Other medications that cause sweating include blood pressure medications, medicines for dry mouth, cold and flu remedies that contain pseudo-ephedrine, iron tablets and antibiotics. Ceasing intake of strong painkillers can sometimes cause sweating, too.

For those suffering from depression, relaxation or exercise are stress-busters. Caffeine boosts blood pressure and increases heart rate, so it may exacerbate sweating.

Most people produce a litre of sweat each day, even more when it’s hot or while exercising. If you find yourself sweating even when the weather is cold or there are no triggers, it could be a sign of hyperhidrosis.

It causes them to produce up to ten times as much sweat. They feel constantly damp though it can get even worse with heat, exercise or anxiety.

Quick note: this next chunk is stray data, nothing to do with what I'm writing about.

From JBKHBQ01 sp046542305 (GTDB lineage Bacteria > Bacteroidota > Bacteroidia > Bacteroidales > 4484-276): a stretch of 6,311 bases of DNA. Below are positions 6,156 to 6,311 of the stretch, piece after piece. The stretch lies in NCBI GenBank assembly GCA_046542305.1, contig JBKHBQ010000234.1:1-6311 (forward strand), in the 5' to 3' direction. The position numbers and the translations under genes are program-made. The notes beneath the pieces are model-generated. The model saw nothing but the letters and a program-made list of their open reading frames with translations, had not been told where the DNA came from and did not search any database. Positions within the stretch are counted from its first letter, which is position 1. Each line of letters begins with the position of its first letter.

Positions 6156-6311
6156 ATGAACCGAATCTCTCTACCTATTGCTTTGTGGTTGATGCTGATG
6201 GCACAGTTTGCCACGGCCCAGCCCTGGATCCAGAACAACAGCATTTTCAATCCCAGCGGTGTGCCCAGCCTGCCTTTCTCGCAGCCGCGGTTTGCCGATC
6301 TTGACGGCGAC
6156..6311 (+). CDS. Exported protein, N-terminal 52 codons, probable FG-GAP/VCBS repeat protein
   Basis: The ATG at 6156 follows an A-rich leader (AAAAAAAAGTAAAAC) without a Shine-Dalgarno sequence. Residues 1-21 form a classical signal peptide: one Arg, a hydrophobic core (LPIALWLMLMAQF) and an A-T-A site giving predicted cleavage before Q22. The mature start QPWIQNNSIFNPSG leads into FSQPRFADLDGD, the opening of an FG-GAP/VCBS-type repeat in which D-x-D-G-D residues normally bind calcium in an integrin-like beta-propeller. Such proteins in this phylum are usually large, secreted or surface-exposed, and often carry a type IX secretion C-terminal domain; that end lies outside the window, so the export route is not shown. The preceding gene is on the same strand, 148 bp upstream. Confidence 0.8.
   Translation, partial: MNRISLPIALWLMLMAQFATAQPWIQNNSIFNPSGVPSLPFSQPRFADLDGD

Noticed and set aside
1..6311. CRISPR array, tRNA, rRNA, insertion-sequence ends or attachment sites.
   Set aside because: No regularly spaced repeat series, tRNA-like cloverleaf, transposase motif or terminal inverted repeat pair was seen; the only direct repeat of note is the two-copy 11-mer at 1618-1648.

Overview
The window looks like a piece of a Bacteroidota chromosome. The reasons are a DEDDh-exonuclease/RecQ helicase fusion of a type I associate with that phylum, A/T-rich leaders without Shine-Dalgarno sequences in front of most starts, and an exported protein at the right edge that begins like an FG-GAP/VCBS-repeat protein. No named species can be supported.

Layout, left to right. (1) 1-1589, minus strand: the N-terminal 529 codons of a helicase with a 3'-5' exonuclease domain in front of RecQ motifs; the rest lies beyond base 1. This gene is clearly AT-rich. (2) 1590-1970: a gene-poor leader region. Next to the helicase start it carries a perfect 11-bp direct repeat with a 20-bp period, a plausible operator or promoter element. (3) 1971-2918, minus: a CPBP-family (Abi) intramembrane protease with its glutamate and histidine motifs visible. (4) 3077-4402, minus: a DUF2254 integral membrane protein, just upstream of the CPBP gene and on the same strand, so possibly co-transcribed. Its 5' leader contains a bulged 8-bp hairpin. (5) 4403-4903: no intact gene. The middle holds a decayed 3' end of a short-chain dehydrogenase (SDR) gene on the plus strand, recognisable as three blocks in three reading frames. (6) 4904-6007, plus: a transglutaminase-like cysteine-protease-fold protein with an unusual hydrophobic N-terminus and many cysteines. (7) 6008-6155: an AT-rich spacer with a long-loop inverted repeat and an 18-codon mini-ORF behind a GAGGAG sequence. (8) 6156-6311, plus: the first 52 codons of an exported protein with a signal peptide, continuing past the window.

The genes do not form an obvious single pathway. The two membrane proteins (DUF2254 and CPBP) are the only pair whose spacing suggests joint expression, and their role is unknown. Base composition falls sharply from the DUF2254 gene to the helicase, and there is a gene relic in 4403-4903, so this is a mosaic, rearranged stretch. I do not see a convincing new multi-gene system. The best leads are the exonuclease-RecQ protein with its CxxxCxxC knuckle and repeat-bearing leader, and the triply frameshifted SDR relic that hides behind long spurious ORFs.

Those who suffer with hyperhidrosis are thought to have an excessive number of nerve signals travelling from the brain to the sweat glands, says Dr Sajjad Rajpar, consultant dermatologist at the Queen Elizabeth Hospital in Birmingham.

Using an anti-perspirant that contains aluminium chloride, such as Driclor, can help, as it blocks the sweat glands. However, it can cause irritation.

Botox injections in the palms can give some relief, by blocking nerve impulses that control the sweat glands. The effects usually wear off after six to nine months.

Another treatment — iontophoresis — involves placing the affected area in water that has a gentle electrical current running through it for 20 to 30 minutes. This slows down secretion of the sweat glands.